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New Orleans works her wily exotic charms most effectively after dark, when the jazz singers and cocktail slingers ply their magic. It is impossible to imagine this city without a soundtrack of jazz, brass bands, R&B, hip hop, Cajun, and zydeco. After all, this is the town that sends you to your grave with music and then dances back from the cemetery. It’s the city that lets the good times roll, and lets you take them to go (you can stroll the streets with a drink in hand, as long as it’s in a plastic “go cup”—or “geaux” to use the faux-French). Here, some of the world’s greatest musicians (no exaggeration) can be seen and heard with relative ease in remarkably intimate surroundings. And when the clubs get too full, no matter: The crowd spills into the street, where the talking, drinking, and dancing continue.

We’ll help you wend your way through all the awesomeness, but don’t forget that tomorrow beckons, with more of the city’s enchantments to explore. First, a few things to know:

Club hopping is easy. The city is relatively compact, so most clubs are within easy walking or taxi distance from your hotel or dinner locale. Many are closely clustered so you can hop from one to another. Club clusters can be found on Bourbon Street in the Quarter; Frenchmen Street in the Marigny; Tchoupitoulas Street in the Warehouse District; and around Willow Street in the Riverbend.

Showtimes vary. Posted start and end times range from strict to strictly a suggestion (and sometimes indicate door times, not show times). Call if your schedule depends on it.

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Yes, they card. Some clubs allow 18-year-olds, and a few allow kids to early shows when accompanied by a parent (Three Muses, Maison, Rock ‘n’ Bowl). Mostly, though, it’s 21+ and expect to be carded. Even you, grandpa. It's da law.

No cover doesn’t mean free. It means buy drinks (bottled water counts) and tip the band (and/or buy their CDs, merch, whatever).

Early shows rock. Shows starting anywhere from 4 to 7pm are often no or low cover, mellower music, and a great way to avoid the crowds and the crazy.

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Cover charges vary widely. During big events and for big acts, they can be much higher than cited here. Crowd sizes also vary accordingly.

*  Music is everywhere. A blurry line separates “clubs” from bars, restaurants, hotel lounges, streets, parks, and front stoops. All can showcase music, so don’t overlook them.

*  What’s going on: Check Offbeat.com and sign up for “Weekly Beats” e-mails or go to WWOZ.org/livewire (you can also tune in to 90.7; club lineups are announced at the top of every odd hour). Both have good apps, worthy of downloading for the duration of your visit (and after).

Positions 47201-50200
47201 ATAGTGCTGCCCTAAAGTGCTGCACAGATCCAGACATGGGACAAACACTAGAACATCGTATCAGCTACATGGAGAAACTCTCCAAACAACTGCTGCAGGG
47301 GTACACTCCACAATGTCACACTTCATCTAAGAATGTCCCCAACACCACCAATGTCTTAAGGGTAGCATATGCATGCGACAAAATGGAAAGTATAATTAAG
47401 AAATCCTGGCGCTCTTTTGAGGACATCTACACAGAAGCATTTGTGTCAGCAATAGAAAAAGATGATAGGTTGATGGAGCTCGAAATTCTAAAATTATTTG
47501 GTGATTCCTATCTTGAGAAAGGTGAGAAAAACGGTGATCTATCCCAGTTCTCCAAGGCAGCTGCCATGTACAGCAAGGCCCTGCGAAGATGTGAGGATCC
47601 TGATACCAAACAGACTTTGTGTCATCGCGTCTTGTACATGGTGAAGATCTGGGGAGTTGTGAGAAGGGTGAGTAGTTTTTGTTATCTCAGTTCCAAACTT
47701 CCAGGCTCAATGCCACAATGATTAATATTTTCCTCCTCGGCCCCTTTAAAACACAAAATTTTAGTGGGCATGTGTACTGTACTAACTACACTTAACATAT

Can’t-Miss New Orleans Musical Experiences

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  • Kermit Ruffins, anywhere he and his rowdy trumpet show up (try Blue Nile, Little Gem, Bullets, or the iconic Mother-in-Law Lounge, which he now owns).
  • The Soul Rebels brass band’s roof-raising Thursday sets at Les Bon Temps Roulé.
  • The soul-wrenching, party-starting early set of the sublime John Boutté at d.b.a.
  • Multi-instrumentalist (and mad musical mastermind) Aurora Nealand with her Royal Roses or in other forms. Try to keep your toes from tapping. Just. Try.
  • The mellow tones and vivid lyrics of folk-leaning Paul Sanchez, Alexandra Scott, or troubadour Andrew Duhon.
  • Piano wizards Tom McDermott, Josh Paxton, or Jon Cleary, solo or not.
  • Swank hotel lounging. Try the Davenport Lounge at the Ritz-Carlton, the Monteleone’s Carousel Bar, or the Windsor Court’s Polo Club.
  • Catching someone huge like Pearl Jam or Bonnie Raitt at Tipitina’s (give the Fess Head statue an extra rub for your good fortune).
  • Brilliant singer-songwriter-guitarist and Death Valley dry wit Alex McMurray solo or in any of his many guises, like the Tin Men trio (or if you hit the jackpot, doing sea shanties with the Valparaiso Men’s Chorus).
  • Rebirth Brass Band at the Maple Leaf on a Tuesday. Or anywhere, any day.
  • Bounce queen Big Freedia live at the Republic. Or anywhere, any day, also.
  • Bowling and dancing at Rock ‘n’ Bowl, especially on zydeco night.
  • Excellent modern jazz in a quality room, like Snug Harbor, Little Gem, or the Jazz Playhouse.
  • Seeing the Stooges, Hot 8, Soul Rebels, TBC, or Rebirth and finally getting what this brass band thing is all about—and never wanting it to stop.
  • Dr. Michael White, whose dulcet clarinet snake-charms even diehard jazz cynics.
  • DJ Soul Sister, whose rainbow flow jams the floor monthly at One Eyed Jacks.
  • Don Vappie on banjo, perhaps the swingingest strumming you’ll ever see.
  • The Wild Magnolias. Just. See. Them. Or any Mardi Gras Indians band.
  • Corey Henry ripping the roof off of Vaughan’s in the storied Thursday-night slot.
  • Catching King James & Special Men, Flow Tribe, or Brass-a-Holics before they get any huger. Later you can say you knew them when.
  • A show at Preservation Hall, where the soul of traditional jazz oozes from the instruments as much as from the ancient-looking walls.
  • Superstar Trombone Shorty if he happens to be back in town on his home turf.

Note: This information was accurate when it was published, but can change without notice. Please be sure to confirm all rates and details directly with the companies in question before planning your trip.